MIDDLETOWN—Seven weeks after it opened, Da Tang Supermarket in downtown Middletown is doing better than expected, said store manager Tom Du at the store’s ribbon cutting on May 27.
While the name, written in English letters and Chinese characters, advertises it as a Chinese market, Du says their standard food items like flour, milk, and eggs and 9:00 to 9:00 hours have made it also a convenience store that is drawing a diverse crowd.
“The Asian food is well accepted in America since a long time ago,” Du said. “The fish department is doing very well right now but the majority are not Chinese coming to buy fish. It’s the Americans.”
Du said being in the Business Improvement District (BID) has been a big factor in their better-than-projected sales volume. Their last location in Playtogs Plaza, where they were located from 2012 to 2015, was on the border with Wallkill and did not have as many pedestrians.
All this business has allowed for the store’s growth. On the horizon is a food court in the front, which is currently vacant. Du said he is in contact with several vendors who might be interested in selling there.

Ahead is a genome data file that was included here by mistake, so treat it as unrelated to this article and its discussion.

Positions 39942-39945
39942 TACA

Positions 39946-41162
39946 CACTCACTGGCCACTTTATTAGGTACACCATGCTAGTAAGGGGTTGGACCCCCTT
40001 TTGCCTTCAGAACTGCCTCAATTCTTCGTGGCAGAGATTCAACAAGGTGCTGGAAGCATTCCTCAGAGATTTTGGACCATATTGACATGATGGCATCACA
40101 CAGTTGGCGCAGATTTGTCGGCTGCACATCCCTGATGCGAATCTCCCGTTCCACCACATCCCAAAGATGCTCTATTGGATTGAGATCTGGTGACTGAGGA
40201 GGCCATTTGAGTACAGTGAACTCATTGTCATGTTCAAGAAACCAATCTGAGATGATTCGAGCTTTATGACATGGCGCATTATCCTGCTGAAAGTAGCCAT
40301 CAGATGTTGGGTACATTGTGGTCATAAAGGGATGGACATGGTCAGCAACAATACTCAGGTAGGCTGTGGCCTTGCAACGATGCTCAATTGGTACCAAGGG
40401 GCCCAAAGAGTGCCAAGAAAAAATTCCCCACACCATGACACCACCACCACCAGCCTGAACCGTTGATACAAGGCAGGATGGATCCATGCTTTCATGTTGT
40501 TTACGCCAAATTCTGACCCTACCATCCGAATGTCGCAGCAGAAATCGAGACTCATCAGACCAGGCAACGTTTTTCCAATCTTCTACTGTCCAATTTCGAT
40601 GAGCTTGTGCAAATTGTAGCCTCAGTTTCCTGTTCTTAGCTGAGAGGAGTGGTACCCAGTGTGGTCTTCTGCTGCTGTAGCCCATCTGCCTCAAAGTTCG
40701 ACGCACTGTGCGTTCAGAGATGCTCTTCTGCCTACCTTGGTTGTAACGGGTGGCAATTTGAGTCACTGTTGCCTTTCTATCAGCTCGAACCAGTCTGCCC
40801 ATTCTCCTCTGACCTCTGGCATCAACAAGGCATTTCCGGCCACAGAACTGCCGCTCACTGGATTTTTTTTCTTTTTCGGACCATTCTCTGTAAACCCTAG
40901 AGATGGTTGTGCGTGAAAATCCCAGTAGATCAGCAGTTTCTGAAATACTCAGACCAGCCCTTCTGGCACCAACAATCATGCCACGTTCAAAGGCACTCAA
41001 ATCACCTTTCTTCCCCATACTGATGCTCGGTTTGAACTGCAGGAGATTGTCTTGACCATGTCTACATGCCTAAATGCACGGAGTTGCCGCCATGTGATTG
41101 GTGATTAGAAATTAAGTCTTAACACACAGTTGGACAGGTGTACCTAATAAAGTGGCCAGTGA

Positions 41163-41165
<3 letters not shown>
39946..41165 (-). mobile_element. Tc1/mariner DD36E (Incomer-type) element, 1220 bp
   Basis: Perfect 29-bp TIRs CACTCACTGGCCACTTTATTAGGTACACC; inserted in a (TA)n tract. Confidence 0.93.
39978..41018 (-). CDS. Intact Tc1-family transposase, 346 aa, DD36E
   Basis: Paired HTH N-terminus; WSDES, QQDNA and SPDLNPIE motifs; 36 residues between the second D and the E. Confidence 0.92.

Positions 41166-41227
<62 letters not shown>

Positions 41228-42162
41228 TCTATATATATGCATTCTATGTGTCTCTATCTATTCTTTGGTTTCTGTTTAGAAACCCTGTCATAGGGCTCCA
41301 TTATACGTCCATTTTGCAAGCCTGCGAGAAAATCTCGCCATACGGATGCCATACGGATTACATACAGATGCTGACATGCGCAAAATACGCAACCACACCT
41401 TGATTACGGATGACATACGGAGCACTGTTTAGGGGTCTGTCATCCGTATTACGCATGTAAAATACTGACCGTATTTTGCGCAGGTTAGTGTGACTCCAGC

“To see if we can have a Chinese deli—like Chinese noodles, a Chinese bakery, and a barbecue. The sushi is here already,” Du said.
Responding to customer feedback, Du said they also plan to expand their offering of organic food, which currently consists of milk, eggs and some soy sauce. Organic produce is the next thing they are exploring, he said, and already he has started talking to some local farms. “That’s really a direction we should go,” he said.
Mayor Joseph DeStefano said the business is helping to revive the downtown by breathing new life into a vacant building.
“This was the old Christian Faith Fellowship Church. Probably more than 10 years it’s been empty,” he said.
Having Da Tang in the downtown is another feather in Middletown’s cap when it comes to applying for grants, he added.
The City is applying for project funding through the state’s consolidated funding application (CFA) and for a $10 million downtown revitalization grant from the state that both “focus on what you’re doing for ‘new Americans’—that’s the term they use—and accessibility to grocery stores,” DeStefano said.
“It’s a great addition [to Middletown].”